I have just completed the first iteration of a new module LN306 Developing Language Teaching. The course has attracted a good cohort of students including a number of Erasmus students from Germany Italy and France and I have constantly been impressed with their instincts for what makes good teaching. The central objective of the course is to look at how as teachers we can create interventions to address a specific learner need and includes critical analysis of learning design and pedagogies. In passing during the course I have shared some of Open Educational Resources (OER) and tools for creation. In our final session this week I asked my students to critically evaluate the winning video from the Why Open Education matters campaign above and again the level of understanding proved a useful bridge to a constructive dialogue.
The video paints a rosy picture of how OER can improve the world, but said one of the students:
- how do you know what "good OER" look like? After all, text books have a kudos and an authority as they are endorsed by your tutor. Who can you trust?
This has frequently been a criticism levelled at the OER movement: too idealistic, all fluffy clouds and rainbows. I explained my position.
I am very much in favour of what has been called by Martin Weller "Little OER", resources created by individuals to fit their context and subsequently shared under Creative Commons licences so that others can remix, re-use and re-purpose. The main benefit of this sort of creative activity I posit is as a means for contributing to your professional community. I admitted that I have created and shared slides which have carried the odd typo (as indeed do many text books I have used) but the benefits of this "open educational practice" (OEP) outweigh the disadvantages of the escalating costs for students of course materials.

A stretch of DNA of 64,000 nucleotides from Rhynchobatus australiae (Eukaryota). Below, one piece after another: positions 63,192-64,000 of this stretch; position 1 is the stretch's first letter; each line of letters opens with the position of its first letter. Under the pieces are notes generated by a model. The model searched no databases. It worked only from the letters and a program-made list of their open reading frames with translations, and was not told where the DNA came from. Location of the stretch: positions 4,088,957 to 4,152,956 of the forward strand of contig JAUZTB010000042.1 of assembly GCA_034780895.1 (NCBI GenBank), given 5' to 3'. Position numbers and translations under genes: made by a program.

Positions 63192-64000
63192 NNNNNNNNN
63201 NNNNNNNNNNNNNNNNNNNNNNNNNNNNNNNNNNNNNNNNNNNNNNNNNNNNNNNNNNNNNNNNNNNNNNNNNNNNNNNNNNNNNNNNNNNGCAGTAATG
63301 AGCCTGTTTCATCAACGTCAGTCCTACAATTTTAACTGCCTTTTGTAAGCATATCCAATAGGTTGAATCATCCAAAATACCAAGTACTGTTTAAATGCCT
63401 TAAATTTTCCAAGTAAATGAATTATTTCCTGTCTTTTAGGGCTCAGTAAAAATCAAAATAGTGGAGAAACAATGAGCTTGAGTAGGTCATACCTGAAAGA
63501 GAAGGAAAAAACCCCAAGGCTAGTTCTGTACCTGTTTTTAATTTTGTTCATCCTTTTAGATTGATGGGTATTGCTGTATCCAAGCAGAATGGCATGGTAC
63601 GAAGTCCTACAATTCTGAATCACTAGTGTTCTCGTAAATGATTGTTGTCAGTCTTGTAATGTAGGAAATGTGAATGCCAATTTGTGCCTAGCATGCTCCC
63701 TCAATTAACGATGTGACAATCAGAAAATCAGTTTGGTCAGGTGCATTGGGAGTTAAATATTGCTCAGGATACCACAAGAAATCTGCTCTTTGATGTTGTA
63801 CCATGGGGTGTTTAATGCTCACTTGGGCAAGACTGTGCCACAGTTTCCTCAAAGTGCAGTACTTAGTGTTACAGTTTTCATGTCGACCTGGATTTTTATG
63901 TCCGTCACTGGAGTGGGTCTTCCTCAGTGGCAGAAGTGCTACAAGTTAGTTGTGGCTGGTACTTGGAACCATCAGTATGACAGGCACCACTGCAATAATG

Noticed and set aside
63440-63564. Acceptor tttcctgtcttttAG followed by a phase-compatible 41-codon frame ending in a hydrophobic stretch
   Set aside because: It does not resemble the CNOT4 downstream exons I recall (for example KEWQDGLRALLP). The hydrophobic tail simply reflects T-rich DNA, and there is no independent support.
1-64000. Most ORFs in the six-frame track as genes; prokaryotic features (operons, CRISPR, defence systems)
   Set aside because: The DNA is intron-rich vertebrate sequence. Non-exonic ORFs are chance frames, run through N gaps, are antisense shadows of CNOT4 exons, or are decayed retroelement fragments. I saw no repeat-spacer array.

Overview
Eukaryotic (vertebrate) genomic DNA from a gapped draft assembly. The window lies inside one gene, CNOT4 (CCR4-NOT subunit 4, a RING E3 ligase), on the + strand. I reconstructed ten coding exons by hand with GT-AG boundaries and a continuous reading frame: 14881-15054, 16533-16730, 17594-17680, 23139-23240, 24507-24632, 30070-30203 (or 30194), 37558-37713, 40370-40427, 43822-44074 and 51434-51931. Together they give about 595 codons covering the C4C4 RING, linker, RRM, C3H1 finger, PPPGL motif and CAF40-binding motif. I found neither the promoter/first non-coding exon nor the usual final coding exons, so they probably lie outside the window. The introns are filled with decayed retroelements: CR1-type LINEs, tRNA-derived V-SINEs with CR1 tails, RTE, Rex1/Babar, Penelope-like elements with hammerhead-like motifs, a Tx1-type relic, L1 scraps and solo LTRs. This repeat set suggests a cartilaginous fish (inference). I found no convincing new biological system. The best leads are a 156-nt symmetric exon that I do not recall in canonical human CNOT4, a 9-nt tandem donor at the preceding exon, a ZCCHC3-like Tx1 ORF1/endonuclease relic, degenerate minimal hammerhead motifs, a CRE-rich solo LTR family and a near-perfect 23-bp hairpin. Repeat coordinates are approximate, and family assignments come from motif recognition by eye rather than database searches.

Surely the ability to critically evaluate all materials should not be sacrificed in favour of a blind acceptance that material on the reading list is automatically more trustworthy? Surely a student would be happy to know that his/her tutor is actively engaged in their professional community and able to adapt and create resources which best meet their local context? The students agreed (or seemed to at least) and I look forward to seeing their learning designs as part of their e-portfolio assessment in April. I am happy they have plenty to think about.
The truth of course is that this learning design challenge matters more than ever to their generation and those who follow. The expertise of teachers is constantly undermined by politicians and the very existence of teaching jobs under threat thanks to "austerity". I am far from alone in seeing the potential of the open internet to inspire and support my profession.
The creative opportunities for learning design offered in the digital domain are endless:
It takes courage and commitment to engage in open educational practice there are few rainbows unicorns or fluffy clouds. This post describes the situation beautifully. Going open is a sign of strength worthy of Camus' approval as in L'Homme Révolté: